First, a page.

Culture of Slipper Lobster Larvae (Decapoda: Achelata: Scyllaridae) Fed Jellyfish as Food

  • Kaori WakabayashiEmail author
  • Yuji Tanaka
  • Bruce F. Phillips


Planktonic larvae of slipper and spiny lobsters, so-called phyllosoma, are known to be associated with various kinds of gelatinous zooplankton such as jellyfish and salps in the wild. Phyllosoma larvae likely utilise the gelatinous zooplankton for food, transport, and protection. Based on knowledge of the natural association behaviour of phyllosoma larvae with gelatinous zooplankton, a seed production technique for lobsters using gelatinous zooplankton as food can be established. In tank conditions, the complete larval development from newly hatched phyllosoma to juvenile stage has been achieved with cnidarian jellyfish as the sole food in three slipper lobster species, Ibacus novemdentatus, I. ciliatus, and Thenus australiensis. Understanding of the biophysical and biochemical compositions of jellyfish and their effect on growth and survival of phyllosoma larvae may result in new knowledge and techniques for successful achievement of mass seed production, as well as development of a sustainable jelly-like artificial diet for phyllosoma larvae.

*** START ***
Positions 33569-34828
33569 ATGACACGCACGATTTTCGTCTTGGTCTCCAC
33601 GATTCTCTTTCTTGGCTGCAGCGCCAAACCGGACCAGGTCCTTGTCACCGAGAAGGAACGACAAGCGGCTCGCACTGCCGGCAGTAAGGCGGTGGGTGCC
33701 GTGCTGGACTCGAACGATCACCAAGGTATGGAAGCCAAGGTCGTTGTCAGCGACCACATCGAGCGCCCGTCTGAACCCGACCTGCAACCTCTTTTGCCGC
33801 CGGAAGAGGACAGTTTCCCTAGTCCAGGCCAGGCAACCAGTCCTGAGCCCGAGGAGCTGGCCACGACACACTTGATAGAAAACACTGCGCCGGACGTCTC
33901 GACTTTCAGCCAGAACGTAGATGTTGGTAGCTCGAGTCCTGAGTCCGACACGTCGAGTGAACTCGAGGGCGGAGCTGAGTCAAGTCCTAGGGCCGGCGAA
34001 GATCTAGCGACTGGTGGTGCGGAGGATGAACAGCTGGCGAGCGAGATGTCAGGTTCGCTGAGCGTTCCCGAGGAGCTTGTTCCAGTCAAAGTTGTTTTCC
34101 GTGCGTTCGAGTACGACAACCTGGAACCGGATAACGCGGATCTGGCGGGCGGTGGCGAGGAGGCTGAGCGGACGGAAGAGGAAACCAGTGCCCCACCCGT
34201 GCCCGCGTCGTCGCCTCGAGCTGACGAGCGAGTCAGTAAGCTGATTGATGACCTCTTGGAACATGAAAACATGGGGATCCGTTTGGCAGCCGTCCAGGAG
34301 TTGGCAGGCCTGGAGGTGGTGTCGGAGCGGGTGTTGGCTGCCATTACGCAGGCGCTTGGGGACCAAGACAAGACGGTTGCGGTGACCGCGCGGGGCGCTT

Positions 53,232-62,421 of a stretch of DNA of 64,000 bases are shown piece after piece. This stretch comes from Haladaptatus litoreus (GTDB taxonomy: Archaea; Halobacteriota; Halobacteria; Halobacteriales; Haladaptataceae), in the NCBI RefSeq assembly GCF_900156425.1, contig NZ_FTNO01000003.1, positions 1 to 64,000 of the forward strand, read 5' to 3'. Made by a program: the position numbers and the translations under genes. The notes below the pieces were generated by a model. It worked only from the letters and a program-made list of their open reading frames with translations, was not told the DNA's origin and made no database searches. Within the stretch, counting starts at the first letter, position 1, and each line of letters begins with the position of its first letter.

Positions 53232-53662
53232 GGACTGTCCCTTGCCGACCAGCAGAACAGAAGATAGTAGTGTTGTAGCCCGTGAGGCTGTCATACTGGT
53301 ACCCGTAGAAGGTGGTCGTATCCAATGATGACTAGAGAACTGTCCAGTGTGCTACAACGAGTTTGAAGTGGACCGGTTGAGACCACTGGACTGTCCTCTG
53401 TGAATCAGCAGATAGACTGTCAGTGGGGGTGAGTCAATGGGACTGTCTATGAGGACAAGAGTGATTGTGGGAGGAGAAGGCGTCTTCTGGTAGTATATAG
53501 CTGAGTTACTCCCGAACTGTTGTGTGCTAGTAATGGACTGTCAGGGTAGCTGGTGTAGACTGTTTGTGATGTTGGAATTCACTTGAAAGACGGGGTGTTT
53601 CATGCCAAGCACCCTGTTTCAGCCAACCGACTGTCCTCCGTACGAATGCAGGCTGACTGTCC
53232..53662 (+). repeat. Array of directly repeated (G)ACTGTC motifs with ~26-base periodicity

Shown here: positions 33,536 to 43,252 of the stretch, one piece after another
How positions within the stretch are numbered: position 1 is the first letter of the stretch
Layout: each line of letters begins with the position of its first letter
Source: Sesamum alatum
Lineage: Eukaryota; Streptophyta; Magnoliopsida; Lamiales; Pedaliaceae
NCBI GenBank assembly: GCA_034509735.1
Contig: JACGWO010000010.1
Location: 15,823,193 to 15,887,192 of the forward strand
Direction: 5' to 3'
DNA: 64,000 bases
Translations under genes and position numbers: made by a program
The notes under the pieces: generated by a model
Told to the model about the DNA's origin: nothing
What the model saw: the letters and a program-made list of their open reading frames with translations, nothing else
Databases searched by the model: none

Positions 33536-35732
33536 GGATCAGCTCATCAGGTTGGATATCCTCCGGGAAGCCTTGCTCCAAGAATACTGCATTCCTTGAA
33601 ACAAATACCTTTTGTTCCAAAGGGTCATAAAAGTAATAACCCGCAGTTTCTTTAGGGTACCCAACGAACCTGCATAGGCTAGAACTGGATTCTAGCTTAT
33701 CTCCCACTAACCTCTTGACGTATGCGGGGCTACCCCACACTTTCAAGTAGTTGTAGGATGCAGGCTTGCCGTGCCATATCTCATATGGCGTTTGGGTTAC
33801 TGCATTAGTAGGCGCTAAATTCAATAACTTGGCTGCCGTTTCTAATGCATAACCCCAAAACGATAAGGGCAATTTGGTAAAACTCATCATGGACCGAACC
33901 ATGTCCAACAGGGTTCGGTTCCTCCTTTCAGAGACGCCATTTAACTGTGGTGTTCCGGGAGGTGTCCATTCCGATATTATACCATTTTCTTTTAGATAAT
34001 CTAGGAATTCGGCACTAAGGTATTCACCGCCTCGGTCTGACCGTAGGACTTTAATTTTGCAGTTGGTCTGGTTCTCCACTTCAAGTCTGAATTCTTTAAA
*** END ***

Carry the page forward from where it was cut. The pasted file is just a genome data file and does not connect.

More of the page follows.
Phyllosoma larvae Gelatinous zooplankton Jellyfish riding behaviour Larviculture 



The authors express their gratitude to the underwater photographers Mr. Hideki Abe, Mr. Yusuke Yoshino, Mr. Tsutomu Sasagawa, Ms. Miki Sasagawa, and Ms. Kumiko Maki who always provided us their observations with wonderful photographs. The gratitude also goes to Dr. Wanting Cheng and Mr. Ryuichi Sugimoto who agreed with providing unpublished data in this chapter. A special acknowledgement to the late Dr. Jiro Kittaka who was encouraging the authors to seek a possibility of gelatinous zooplankton as food for slipper and spiny lobster phyllosomas.


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Copyright information

© Springer Nature Singapore Pte Ltd. 2019

Authors and Affiliations

  • Kaori Wakabayashi
    • 1
    Email author
  • Yuji Tanaka
    • 2
  • Bruce F. Phillips
    • 3
  1. 1.Graduate School of Integrated Sciences for LifeHiroshima UniversityHigashi-HiroshimaJapan
  2. 2.Graduate School of Marine Science and TechnologyTokyo University of Marine Science and TechnologyMinatoJapan
  3. 3.School of Molecular and Life SciencesCurtin UniversityPerthAustralia

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